On a side note, doe-c-doe provided this nice embroidery pattern (scroll down to the end of her post) that includes mushrooms, a snail, insects, and plants.

Ta ta for now,

Monday, August 25, 2008

Albino Raven and Noctilucent Clouds

Some neat photos:

  • Albino Raven (thanks to my husband for sharing the link). Note that the site says, "It appears this Raven family has two Albino fledglings and three black ones."
  • Noctilucent or "night-shining" clouds on NASA's Web site. "Noctilucent" is a very cool-sounding word, isn't it? The actual clouds are awesome, as well. I read the article, and their exact cause appears to be a mystery.
Coming soon: Sylvie's kitchen disaster.

Good night,

Stinkhorn, Part Deux

My friend found more stinkhorns in her front yard yesterday!! WOW!! Here are a couple of versions of her photo:

She said that they smell a bit like dirty socks.

According to
Stinkhorns occur "naturally" in North America, especially in subtropical and tropical regions--but some stinkhorn fruitings in temperate and north-temperate climates may be caused by human endeavors, resulting from the transportation of soil, sod, wood chips, trees, and so on.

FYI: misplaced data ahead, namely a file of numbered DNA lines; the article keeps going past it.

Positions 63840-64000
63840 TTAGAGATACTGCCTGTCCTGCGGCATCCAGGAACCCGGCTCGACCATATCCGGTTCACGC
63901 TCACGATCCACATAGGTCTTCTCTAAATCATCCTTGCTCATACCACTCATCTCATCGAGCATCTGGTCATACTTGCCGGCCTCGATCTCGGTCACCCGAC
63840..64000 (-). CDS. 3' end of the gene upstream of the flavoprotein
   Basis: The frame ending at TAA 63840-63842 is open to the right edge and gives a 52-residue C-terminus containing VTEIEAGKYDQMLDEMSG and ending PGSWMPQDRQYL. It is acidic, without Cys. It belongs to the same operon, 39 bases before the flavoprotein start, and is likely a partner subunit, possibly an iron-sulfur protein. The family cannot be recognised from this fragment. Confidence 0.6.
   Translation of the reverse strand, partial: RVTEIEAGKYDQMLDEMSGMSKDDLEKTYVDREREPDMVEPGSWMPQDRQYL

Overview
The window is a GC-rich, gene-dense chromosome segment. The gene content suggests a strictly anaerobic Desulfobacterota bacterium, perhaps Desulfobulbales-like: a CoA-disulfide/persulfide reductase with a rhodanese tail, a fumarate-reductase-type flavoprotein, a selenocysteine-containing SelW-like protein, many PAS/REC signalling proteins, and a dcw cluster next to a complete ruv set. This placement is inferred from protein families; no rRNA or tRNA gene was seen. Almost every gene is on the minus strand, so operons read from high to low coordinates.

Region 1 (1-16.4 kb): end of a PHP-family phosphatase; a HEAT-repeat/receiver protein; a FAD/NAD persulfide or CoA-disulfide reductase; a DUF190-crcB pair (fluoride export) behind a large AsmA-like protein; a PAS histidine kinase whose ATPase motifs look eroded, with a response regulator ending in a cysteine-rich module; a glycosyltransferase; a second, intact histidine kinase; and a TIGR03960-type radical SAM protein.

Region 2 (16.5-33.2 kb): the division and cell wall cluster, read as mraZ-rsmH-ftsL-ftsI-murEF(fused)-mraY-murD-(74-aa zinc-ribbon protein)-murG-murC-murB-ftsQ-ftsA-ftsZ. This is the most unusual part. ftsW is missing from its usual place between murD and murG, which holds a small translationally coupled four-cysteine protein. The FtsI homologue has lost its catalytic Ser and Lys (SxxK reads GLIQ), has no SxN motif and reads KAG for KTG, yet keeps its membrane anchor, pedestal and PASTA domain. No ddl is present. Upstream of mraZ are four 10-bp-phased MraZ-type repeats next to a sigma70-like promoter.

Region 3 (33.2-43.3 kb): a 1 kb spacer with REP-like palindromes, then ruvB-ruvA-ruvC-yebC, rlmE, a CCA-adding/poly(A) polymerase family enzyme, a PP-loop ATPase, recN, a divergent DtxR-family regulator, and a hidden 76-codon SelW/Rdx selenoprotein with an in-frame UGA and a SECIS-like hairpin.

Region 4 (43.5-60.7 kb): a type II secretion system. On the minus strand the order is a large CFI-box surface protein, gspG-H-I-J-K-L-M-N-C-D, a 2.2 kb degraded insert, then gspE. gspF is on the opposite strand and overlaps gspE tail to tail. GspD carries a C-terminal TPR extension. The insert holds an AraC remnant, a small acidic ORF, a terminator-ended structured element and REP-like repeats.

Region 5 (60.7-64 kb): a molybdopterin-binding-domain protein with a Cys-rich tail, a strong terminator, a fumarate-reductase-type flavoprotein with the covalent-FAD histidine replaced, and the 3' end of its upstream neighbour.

The method the stinkhorns use to disperse spores is quite ingenious, though a little disgusting to human sensibilities. The foul-smelling slime is calculated to attract flies and other insects, who land on the slime and gobble it up. Little do the insects know that they have been duped into covering their little insect feet with stinkhorn spores, and have ingested spores into their digestive tracts! Later, these spores are dispersed by the unwitting insects, and the stinkhorn life-cycle continues elsewhere.

I think that's how she first found the stinkhorn -- she saw a gathering of flies.

All hail the mighty stinkhorn!!!

Tuesday, August 19, 2008

Knitted cuff bracelet

I made this bracelet last night and wore it today with a ring that I got from Target. I really like it. I used size 6 needles and Patons Grace 100% mercerized cotton yarn in Spearmint. I cast on six stitches, knit until it was the right length, and added a button. I did not make a buttonhole -- the yarn stretched around the button well -- but perhaps I will next time